What it boils down to is that custom molds are simply proper (are you seeing a theme here yet?) fitting earplugs (or IEM's in this case).


So, my answer to the OP's title is: "any that fit properly, and if you can't find them, have them made".
You are too arguing.
 

calan

Silver Member
I agree with you here. This is where I think there is a disconnect. I, nor anyone else, has ever stated the UIEMs are equivalent to CIEMs. Not sure why this continues to be brought up as a counterargument as it was never introduced as primary argument.
Going further down that rabbit hole, tips are tips, and the drivers and enclosure (ie the bud or the body) are not necessarily integrated. Many "off the shelf" models allow for custom molds after purchase.

Also, ear canal shape/width/depth is highly variable in this discussion, and is super hard to quantify.

It's also possible that KZ (Shenzhen Yuanze Electronics Co) offers models that are just as good as any of the industry leaders. We don't know why they're priced so low. Cheaper components? Unethical labor practices? Stolen designs or reverse engineering? No/poor customer support? No advertising or marketing budget? Government subsidized to reduce end cost as part of a global economic battle? Some combination of any and all of these? It could even be an OEM manufacturer just making their own market entry.

I completely understand the reticence to use am untrusted source with something that close to your ears (part of the reason I went with Shure for my own), but dismissing it out of hand doesn't seem prudent.
 

bermuda

Drummerworld Pro Drummer - Administrator
Staff member
Yes, custom molded IEM's are better than off the shelf, but only by a small-ish margin. Certainly not enough to say that one "needs" custom molds when other options are available.

I know there are other options, and they're not equivalent. And I know it depends on the need. But if someone needs what custom molds do, a budget option is not going to serve them very well. Then when they understand that they should have gone with molds in the first place, they're already $200 in the hole for the first ones on top of the $800+ for the real thing.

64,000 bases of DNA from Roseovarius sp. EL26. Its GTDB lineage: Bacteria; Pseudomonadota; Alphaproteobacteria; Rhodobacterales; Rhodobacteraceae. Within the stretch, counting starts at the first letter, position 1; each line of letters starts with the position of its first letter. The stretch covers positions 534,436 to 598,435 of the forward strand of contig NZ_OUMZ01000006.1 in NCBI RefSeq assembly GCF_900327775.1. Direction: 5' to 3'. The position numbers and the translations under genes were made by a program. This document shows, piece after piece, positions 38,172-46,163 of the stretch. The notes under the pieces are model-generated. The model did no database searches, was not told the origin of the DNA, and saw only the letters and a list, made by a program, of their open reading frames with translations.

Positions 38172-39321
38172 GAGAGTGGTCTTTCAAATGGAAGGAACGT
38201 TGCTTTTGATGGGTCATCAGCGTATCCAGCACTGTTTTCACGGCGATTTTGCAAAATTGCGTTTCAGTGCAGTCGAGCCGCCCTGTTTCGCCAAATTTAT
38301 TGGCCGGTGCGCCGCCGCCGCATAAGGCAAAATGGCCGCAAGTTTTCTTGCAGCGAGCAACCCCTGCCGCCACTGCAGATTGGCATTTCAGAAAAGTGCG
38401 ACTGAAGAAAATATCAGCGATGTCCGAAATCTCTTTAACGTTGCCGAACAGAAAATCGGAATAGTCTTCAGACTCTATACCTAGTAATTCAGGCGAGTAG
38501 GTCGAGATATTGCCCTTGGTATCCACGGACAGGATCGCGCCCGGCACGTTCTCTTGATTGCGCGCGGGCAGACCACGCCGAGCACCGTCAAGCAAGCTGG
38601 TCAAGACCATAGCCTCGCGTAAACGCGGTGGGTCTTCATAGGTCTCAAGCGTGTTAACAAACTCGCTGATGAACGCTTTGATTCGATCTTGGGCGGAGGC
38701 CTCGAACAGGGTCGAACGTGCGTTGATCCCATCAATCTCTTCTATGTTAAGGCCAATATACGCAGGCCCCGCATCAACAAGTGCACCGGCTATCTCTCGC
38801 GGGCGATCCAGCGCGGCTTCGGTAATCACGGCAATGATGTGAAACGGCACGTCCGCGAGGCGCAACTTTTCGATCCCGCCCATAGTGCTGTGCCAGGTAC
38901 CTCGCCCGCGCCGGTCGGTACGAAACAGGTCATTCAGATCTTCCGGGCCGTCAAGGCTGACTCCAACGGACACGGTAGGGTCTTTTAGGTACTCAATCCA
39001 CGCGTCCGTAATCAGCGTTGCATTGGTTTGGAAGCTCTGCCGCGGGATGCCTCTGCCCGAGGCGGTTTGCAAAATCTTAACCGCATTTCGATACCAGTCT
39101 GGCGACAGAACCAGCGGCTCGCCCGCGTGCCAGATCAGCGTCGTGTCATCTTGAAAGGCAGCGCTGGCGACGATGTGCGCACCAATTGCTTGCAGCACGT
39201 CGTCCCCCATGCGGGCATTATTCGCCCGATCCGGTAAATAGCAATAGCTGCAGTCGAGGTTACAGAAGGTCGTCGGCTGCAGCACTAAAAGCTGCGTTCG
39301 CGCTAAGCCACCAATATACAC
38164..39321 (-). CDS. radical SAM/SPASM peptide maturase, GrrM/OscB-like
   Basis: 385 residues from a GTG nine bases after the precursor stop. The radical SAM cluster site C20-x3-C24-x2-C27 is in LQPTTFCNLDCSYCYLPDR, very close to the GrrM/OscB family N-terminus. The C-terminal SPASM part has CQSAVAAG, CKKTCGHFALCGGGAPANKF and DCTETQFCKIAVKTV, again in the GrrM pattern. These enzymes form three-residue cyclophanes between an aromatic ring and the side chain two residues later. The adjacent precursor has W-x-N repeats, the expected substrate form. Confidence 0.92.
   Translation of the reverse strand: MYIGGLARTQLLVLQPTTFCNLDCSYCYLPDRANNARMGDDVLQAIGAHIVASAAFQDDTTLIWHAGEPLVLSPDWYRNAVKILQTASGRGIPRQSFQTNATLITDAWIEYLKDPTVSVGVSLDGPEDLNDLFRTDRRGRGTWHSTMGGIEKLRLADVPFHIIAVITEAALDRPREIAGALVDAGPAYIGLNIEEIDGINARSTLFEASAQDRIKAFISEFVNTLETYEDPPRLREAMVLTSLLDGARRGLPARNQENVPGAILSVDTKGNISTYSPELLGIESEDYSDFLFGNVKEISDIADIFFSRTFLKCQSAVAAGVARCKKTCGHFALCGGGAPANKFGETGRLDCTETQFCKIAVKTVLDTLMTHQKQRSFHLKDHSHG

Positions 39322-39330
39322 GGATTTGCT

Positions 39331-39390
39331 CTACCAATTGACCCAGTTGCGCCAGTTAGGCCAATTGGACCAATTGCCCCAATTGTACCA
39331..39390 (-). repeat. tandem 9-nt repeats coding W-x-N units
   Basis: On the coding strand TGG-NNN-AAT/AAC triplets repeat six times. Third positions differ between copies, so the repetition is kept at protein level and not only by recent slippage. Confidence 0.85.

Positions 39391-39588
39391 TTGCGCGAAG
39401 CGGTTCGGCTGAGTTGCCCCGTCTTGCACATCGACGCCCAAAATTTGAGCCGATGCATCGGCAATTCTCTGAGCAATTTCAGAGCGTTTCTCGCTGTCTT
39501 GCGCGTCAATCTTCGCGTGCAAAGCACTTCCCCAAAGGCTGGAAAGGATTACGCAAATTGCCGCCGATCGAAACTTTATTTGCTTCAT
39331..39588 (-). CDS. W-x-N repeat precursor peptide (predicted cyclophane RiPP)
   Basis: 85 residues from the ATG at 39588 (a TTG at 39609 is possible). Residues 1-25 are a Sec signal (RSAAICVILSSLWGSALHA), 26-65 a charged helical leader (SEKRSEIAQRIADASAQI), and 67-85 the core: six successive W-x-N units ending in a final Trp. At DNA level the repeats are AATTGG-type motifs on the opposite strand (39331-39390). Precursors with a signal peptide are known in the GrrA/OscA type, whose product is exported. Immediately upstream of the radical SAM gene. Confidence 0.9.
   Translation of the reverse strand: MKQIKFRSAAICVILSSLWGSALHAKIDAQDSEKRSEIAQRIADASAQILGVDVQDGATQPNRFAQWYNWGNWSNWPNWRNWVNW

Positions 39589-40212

I cannot say this enough: you get what you pay for.

If your stage volume is such that you need a -30 dB attenuation rather than a -25, then you're on an extremely loud stage, but you are absolutely correct in that if you need it, you need it.

I'm on a fairly quite stage - the only thing that makes a physical sound is my kit, and I play at a moderate volume. But in order to control my mix, especially with tracks involved, I need as much isolation as possible. If budget in-ears were acceptable, everyone on that stage would be using them. Indeed, every player uses molds. The stage manager also has molds, the monitor engineer has molds, the wardrobe person backstage has molds, the tour manager has molds. The LD and FOH engineer have molds (of course they're in the house where the volume is highest.)

Why? Because it's crucial at our touring level to hear - and to not hear - what's going on, and the only way to achieve that is with as much isolation as is available.
 

bermuda

Drummerworld Pro Drummer - Administrator
Staff member
  • Haha
Reactions: J-W

organworthyplayer337

Well-known member
Anyway, no need to hijack an innocent thread.

Back on track:

OP, there is nothing wrong with looking into affordable universal fit IEMs. Protecting your hearing is the most important aspect. The KZ's, as you have read from basically everyone on this thread, are a really good choice, especially as your first pair.

Seems like there are a lot of fans of them (even on here) so I think you may have your answer :)
 

J-W

Well-known member
I know there are other options, and they're not equivalent.
This is where I think there is a disconnect. I, nor anyone else, has ever stated the UIEMs are equivalent to CIEMs. Not sure why this continues to be brought up as a counterargument as it was never introduced as primary argument.


Because it's crucial at our touring level to hear - and to not hear - what's going on, and the only way to achieve that is with as much isolation as is available.
I think another disconnect is that my point is about adequate hearing protection as opposed to the best isolation. There is a difference, since adequate means cutting outside sound down to below 80dB. Anything below that is just further isolation, not better protection.